If you’re going to see America’s mountain there are two main ways to do it. You can either hike it or take the Pikes Peak Scenic Highway. I chose the latter as I was already going to be hiking the highest mountain in Colorado in a few days. The highway is a different level of human ingenuity as the amount of planning, cost, and labor was mountainous (see what I did there?). The best part is you get all the breathtaking views without the intense strain hiking up, plus you get up to the top much faster. The downside is the crowds and the mountaintop construction of the new visitor’s center. Despite these though, seeing all the highway’s switchbacks near the summit with the mountain range in the background is worth the drive.
Tips for the drive:
- A/C off windows down or heat on when driving up. This helps take some of the strain off of the engine.
- When coming down, for the love of God DOWNSHIFT! That means throw it into 2nd or 1st gear, so you don’t blow out your brakes. I know because this happened to me when I first got to Colorado and I didn’t know about downshifting. I ended up spending $2100 to get everything fixed. If you ride your brakes the whole way down, they heat up and can boil away the brake fluid, crack your pads, melt the wheel bearing grease, warp your rotors, catch fire, or worse…go out completely while you’re going down mountain road. Downshifting takes the stress off the brakes by slowing down the vehicle so you’re not braking as much.
3. Garden of the Gods
It’s one of the most visited parks in Colorado, for good reason. The astounding rock formations on the landscape with the mountains in the background make it one of the most beautiful places in the state. However, this is one I’m truly glad I did my research on because I didn’t expect the amount of people that actually visited. On the main trail, it was no joke, close to shoulder to shoulder with people. But my research paid off and I was able to get off the main trail and hop on the Susan G. Bretag trail which leads to the Palmer trail. My enjoyment went up ten-fold as this serene hike still lets you explore most of the park with only the occasional passerby.
2. Mount Elbert
The highest mountain in Colorado (14,440 feet) and one of the most brutal climbs I’ve ever done. Being a 14er, I naturally camped at a high elevation to prevent altitude sickness as I climbed. So I stayed near Leadville (the town at the highest elevation in Colorado) to acclimatize. As for the climb itself, there are two main reasons why this is one the most brutal climbs I’ve ever done. The first reason is because for about two weeks before the climb I was working on finishing my first book. I wasn’t hiking or getting much exercise because my sole focus was finishing it. So I wasn’t in optimal shape. The second reason is because of the wind and cold. I climbed Mt. Elbert in October and as I got up to higher elevation, I felt the temperature drop and the winds howl at 40+ mph gusts. If I hadn’t been prepared and brought a good winter jacket, I wouldn’t have made it because I didn’t think to bring gloves and nearly got frostbite on my hands due to using trekking poles. Approaching the summit, I stopped using them entirely because I had to keep my hands in my pockets to keep them warm. As my fingers warmed up, it felt like hundreds of needles were stabbing them (that’s how close I was to frostbite). Another thing that made the climb so tough is how many false summits there are. Every time you see one and get your hopes up, only to have them crushed by seeing a higher point (note: there are three false summits). However, if you do make it to the top of the third highest mountain in North America, you’ll find that the view makes the strenuous climb worth it.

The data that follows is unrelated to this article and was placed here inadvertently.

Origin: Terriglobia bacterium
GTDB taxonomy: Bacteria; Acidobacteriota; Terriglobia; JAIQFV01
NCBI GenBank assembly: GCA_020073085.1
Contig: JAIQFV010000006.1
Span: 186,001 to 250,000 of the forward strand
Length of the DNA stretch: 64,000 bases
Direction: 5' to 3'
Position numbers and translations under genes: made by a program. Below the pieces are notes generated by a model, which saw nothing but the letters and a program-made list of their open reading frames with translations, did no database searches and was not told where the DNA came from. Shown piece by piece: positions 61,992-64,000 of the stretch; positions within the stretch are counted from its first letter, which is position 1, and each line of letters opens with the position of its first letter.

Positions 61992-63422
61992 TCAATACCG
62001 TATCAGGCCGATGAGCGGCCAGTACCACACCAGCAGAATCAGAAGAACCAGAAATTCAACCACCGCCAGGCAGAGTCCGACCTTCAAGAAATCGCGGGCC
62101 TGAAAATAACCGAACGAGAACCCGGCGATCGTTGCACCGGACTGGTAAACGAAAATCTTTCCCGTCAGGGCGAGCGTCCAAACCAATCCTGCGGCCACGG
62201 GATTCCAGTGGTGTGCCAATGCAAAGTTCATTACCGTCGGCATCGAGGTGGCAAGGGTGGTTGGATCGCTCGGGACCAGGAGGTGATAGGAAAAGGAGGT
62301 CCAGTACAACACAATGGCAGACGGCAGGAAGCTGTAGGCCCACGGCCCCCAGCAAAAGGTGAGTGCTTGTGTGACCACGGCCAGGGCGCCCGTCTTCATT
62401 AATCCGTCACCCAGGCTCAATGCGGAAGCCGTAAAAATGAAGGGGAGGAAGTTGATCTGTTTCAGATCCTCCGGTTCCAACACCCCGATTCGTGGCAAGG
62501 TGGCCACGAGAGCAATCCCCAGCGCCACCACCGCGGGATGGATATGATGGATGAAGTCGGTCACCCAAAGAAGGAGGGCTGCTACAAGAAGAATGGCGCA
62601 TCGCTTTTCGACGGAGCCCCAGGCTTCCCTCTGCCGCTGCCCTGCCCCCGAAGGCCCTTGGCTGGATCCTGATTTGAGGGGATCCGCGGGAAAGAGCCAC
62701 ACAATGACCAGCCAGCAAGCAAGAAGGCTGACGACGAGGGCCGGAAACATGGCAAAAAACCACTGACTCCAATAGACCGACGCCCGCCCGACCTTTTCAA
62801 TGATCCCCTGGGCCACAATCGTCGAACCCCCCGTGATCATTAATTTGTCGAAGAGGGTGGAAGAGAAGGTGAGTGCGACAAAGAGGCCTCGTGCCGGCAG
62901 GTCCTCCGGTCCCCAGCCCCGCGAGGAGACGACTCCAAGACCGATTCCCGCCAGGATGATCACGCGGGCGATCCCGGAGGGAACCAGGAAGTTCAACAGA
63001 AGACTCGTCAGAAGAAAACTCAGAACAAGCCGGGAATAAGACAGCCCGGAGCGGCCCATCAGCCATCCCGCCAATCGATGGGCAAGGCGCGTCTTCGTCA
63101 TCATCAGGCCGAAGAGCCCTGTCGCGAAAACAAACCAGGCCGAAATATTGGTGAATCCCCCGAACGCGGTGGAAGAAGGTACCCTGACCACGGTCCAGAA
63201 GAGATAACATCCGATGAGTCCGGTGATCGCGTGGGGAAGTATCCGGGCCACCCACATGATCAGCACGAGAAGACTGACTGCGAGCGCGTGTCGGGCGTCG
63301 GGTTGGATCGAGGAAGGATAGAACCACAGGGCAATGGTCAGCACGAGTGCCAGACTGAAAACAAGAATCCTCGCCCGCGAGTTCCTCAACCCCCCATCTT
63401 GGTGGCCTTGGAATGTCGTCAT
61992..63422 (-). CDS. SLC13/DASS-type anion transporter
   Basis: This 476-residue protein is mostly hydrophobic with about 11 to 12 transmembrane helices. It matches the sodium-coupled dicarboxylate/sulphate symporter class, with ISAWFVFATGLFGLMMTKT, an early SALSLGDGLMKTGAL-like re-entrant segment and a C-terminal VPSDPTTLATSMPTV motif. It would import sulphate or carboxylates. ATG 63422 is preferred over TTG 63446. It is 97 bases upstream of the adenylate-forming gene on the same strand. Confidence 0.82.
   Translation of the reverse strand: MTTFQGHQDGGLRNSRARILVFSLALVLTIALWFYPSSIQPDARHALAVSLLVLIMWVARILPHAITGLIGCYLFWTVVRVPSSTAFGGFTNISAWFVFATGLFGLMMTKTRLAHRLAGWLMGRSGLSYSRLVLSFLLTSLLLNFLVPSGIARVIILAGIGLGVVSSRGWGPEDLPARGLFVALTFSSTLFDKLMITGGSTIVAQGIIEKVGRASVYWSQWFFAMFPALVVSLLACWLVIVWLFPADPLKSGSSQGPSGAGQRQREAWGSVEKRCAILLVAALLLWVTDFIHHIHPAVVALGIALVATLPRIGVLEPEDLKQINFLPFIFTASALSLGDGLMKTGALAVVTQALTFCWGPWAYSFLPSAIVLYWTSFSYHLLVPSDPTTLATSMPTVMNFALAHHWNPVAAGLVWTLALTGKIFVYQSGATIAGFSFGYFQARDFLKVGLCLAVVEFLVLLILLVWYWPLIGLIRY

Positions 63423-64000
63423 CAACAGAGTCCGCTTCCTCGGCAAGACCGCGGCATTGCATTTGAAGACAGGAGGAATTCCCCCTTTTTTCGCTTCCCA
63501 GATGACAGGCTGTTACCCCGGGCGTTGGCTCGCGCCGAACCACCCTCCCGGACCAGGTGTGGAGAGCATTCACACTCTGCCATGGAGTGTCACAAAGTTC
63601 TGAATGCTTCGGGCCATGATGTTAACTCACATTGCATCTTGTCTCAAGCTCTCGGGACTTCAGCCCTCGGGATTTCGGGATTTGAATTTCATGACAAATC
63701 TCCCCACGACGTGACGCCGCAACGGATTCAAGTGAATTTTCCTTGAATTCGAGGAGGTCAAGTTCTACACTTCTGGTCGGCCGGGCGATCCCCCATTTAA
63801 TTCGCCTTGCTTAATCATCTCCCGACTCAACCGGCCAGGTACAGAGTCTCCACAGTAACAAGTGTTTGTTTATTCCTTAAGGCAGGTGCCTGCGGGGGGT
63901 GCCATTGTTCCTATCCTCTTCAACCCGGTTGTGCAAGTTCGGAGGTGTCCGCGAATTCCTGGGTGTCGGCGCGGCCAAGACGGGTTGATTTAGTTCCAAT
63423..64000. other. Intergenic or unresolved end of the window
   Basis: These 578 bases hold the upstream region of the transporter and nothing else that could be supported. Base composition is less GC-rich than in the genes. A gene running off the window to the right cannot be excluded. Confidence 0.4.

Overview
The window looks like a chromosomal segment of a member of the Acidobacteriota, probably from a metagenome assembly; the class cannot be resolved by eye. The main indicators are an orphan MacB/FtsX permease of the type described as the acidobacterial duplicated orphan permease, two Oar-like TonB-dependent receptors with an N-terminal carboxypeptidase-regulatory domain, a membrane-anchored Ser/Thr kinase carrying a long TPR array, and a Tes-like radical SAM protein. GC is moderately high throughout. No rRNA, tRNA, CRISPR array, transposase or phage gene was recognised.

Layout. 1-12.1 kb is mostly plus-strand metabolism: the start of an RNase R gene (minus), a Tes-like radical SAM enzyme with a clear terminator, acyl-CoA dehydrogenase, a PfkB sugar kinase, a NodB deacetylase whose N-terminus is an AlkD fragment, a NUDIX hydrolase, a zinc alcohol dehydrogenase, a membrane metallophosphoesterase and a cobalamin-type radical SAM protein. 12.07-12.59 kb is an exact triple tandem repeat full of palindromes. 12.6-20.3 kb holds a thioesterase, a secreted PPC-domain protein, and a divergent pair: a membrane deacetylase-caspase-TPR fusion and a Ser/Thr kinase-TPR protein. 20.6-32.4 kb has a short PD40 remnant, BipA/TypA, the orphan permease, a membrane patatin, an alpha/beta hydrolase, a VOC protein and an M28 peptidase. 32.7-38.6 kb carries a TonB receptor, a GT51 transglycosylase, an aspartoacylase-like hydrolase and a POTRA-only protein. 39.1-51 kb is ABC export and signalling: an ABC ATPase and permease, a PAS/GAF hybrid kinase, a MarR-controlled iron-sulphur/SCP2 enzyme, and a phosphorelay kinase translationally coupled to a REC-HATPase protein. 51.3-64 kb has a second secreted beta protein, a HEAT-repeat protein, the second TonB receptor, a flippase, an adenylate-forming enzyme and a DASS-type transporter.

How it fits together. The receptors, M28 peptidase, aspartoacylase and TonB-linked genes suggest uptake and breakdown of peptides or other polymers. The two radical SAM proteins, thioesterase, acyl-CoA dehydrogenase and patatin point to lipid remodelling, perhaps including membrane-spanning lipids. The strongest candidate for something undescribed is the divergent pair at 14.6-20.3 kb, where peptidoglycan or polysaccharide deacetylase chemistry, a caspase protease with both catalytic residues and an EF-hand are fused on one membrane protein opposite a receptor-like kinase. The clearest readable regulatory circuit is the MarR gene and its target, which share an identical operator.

1. Rocky Mountain National Park
If you’re looking for deep woods, abundant wildlife, and scenic mountain views, Rocky Mountain National Park is the place to go. There are tons of awesome hikes, wonderful waterfalls, and magnificent mountain lakes. But with so many options, it’s easy to get stuck with indecision because of wanting to do it all. Luckily, you’ve got me to guide you to one awesome trip to Rocky Mountain National Park.
Pre-trip Prep work: Before you go, there are some things you can do to make your trip much easier, both terms of travel and the amount of time you have to explore these verdant woods. First is to get a National Parks Annual Pass. If you’re going to be doing more than one National Park a year, this pays for itself in no time. Its $80 and you can buy it online at https://store.usgs.gov/pass or at any National Park. It covers the entrance fee to every national park. At $30-50 dollars per entrance fee; this is an absolute must for a savvy traveler.
Second is to book in advance! Campsite reservations fill up fast, especially in the summer months. So book a few months in advance.
Covid Restrictions: One seriously annoying thing I found out right before I went to explore the park is now you have to get an online time reservation (www.recreation.gov) to enter the park. This severely limits the amount of time you have to explore the park if all the morning slots are filled. So be sure to book in advance and try to get a morning time slot because if you don’t and plan on doing one of the ten mile hikes, you may not have enough time to make it to a shuttle stop before they shut down for the day. If that happens, you’ll end up doing some additional hiking back to your car. However, I do know of a loophole that a kind shuttle driver told me. If you get there before 6:00am then you don’t have to worry about the Covid time reservation to enter the park.